Thursday, November 29, 2012

How to remote detonate your fireworks

So, you've followed Kurt Hofmann's advice and downloaded the Army Technical Manual 31-201, the Improvised Munitions Handbook. You've followed the instructions in the manual and now you have your umm fireworks, but now you're wondering, "How do I detonate these things?" The manual gives clear instructions on using blasting caps, detonation cord, and even tells you how to make a fuse, but you don't have blasting caps and want to set them off remotely.

If (when) the tyrants of the government come to confiscate your guns, and you shoot the first one in the head because, well, he's an agent of a tyrannical government, you can expect another visit from other tyrants. I'm sure that by this time, you're already prepared, and by prepared I mean that you've already planted and hidden your fireworks. Certainly you can't run out into the yard, light a fuse, and then run back to the safety of your home. This is where a remote detonation system would be very handy.

Predator Pyro makes a Remote Firework Ignition System and for 20 bucks, you can have a remote ignition system and enough clips to detonate 15 devices. The major drawbacks to this system is you have to use fuses in your devices (they may get wet) and it uses an infrared remote, so you have to have line of sight with the devices. You'll also have to have one of these remote ignition systems for each one of your umm, fireworks.

Cobra Firing Systems makes a very nice, wireless fire control system, but it also uses the firing clips that must be clipped onto a fuse.

Infrared remotes are out and you don't want to use fuses, so you need to find something that uses radio waves and e-matches instead, here is where RF Remote Tech comes in. RF Remote Tech makes a wireless firing system that ignites from one device up to 32 and costs from $20 for the single system up to $120 for the 32 device system. The shipping charges are very reasonable as well.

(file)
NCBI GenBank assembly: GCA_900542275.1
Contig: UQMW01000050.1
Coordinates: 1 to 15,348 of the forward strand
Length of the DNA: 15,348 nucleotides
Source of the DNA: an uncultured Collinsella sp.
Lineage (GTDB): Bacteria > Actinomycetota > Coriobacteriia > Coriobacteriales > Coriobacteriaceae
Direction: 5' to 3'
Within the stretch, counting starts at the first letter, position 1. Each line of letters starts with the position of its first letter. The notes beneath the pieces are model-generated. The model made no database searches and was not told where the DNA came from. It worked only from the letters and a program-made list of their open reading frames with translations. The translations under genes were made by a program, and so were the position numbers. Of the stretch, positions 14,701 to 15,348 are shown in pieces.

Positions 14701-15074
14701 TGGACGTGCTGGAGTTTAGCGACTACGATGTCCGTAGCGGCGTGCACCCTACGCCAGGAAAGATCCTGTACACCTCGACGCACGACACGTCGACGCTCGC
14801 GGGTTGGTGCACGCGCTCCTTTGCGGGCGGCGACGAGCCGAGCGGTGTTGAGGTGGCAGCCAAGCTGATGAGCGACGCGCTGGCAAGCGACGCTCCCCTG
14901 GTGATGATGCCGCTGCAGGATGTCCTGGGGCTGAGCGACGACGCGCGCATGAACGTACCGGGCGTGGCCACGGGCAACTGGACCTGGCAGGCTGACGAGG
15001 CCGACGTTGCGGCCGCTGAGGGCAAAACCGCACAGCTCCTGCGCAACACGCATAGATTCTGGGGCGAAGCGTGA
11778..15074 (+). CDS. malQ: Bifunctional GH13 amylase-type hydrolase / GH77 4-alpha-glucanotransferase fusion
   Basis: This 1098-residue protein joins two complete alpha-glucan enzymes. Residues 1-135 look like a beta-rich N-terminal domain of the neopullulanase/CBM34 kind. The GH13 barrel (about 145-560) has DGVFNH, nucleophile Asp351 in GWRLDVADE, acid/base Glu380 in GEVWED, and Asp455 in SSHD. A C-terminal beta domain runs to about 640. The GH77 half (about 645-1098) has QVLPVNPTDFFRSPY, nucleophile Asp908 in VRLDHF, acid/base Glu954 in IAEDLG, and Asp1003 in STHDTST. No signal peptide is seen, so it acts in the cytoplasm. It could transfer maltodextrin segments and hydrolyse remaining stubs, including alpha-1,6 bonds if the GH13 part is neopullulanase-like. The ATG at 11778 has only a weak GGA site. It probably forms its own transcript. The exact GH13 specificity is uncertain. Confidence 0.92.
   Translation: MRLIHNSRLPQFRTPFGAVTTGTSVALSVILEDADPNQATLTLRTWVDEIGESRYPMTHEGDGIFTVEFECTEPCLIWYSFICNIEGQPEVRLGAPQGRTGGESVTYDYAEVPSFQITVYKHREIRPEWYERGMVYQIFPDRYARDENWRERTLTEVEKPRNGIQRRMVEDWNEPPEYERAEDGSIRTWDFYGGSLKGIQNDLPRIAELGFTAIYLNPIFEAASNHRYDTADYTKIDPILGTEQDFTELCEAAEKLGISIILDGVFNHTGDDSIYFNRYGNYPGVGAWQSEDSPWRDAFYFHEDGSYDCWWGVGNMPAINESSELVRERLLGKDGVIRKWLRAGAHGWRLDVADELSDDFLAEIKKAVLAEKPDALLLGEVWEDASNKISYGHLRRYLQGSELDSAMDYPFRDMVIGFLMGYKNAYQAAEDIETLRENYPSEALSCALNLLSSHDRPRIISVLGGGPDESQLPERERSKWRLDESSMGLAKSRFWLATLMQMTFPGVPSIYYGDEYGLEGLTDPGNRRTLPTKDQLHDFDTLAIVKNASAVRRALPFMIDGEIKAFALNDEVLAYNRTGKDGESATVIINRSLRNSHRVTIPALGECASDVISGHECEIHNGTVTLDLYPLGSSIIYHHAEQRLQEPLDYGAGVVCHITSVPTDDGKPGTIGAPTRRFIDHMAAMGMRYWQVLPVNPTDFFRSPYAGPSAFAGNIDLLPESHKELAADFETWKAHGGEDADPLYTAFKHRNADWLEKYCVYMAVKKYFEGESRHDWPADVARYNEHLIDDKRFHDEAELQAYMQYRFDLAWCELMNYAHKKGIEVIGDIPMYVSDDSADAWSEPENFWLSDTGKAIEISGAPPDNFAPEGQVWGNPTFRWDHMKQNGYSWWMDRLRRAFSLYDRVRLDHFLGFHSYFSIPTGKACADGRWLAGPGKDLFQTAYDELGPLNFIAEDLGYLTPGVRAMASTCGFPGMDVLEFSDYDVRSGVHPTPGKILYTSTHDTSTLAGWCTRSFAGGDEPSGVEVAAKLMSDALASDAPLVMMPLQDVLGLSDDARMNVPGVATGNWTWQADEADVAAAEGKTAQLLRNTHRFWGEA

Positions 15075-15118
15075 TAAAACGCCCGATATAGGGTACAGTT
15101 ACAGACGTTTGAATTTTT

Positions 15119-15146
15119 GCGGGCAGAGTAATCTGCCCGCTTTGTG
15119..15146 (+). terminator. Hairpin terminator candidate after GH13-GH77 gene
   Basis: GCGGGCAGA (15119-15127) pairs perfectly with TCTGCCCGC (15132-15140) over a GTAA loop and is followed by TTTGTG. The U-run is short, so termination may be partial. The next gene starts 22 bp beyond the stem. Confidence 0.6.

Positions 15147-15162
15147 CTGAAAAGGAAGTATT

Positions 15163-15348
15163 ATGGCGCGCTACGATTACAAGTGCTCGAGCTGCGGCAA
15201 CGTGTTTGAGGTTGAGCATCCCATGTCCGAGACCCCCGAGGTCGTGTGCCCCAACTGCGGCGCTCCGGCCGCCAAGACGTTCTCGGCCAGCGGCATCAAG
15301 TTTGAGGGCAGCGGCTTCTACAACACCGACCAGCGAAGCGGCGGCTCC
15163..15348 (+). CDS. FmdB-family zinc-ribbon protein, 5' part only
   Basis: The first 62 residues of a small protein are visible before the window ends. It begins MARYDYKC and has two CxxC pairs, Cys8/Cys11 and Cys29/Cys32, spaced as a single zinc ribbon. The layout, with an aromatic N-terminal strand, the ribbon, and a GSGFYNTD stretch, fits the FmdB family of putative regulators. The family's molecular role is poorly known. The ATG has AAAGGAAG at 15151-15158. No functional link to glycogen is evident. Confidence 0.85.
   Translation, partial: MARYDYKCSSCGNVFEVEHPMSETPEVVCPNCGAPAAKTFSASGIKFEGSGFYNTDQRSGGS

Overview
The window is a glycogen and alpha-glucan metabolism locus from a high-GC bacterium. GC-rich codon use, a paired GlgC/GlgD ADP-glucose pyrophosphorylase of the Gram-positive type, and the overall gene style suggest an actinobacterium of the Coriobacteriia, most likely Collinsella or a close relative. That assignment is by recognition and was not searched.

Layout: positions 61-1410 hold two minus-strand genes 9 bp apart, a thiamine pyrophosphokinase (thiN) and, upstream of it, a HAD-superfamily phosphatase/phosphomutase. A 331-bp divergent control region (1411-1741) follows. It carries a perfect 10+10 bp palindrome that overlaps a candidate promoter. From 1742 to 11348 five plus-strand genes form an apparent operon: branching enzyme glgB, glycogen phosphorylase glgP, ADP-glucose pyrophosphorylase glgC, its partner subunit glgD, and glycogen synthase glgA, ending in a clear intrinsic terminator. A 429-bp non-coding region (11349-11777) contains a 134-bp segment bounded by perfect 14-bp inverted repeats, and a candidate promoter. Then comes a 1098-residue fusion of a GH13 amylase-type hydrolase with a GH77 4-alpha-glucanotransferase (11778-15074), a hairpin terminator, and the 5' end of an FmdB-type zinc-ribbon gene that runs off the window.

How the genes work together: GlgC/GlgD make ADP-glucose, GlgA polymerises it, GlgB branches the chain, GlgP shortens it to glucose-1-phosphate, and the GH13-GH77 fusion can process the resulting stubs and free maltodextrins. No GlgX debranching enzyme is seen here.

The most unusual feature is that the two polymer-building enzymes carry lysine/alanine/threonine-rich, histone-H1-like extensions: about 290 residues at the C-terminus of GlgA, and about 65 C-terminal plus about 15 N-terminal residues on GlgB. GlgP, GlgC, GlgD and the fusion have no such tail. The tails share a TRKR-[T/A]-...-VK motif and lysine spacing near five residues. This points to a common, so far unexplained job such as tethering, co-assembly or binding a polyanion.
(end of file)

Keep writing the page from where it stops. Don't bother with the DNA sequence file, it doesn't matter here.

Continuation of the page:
Now comes the problem with E-matches. E-matches (electric matches) are lengths of wire with a piece of nichrome wire wrapped around the ends or a nichrome chip soldered on to the ends and dipped in a pyrogen. E-matches are regulated by the ATF and you must have a license to purchase them. You can, however, make your own e-match, legally. The folks over at PyroCreations sells a kit that comes complete with everything you need to make 50 e-matches for about $50. The only thing that you have to do in your shop to complete the e-matches is mix the pyrogen, dip the wire leads (that already have the nichrome bridges soldered on) and let dry. Their website says that the kit will coat up to 300 e-matches but only 50 blanks comes with the kit, luckily, they offer 25 blanks for $13.

There you have it, folks. A book that tells you how to make your own fireworks and how to detonate them from the safety of inside your home.

Pro tip: don't make pipe bombs and use this remote system to detonate them, it's illegal and may be harmful to your health. This information is for educational and entertainment purposes only.

Saturday, November 24, 2012

Breaking! Mass shooting at private gun range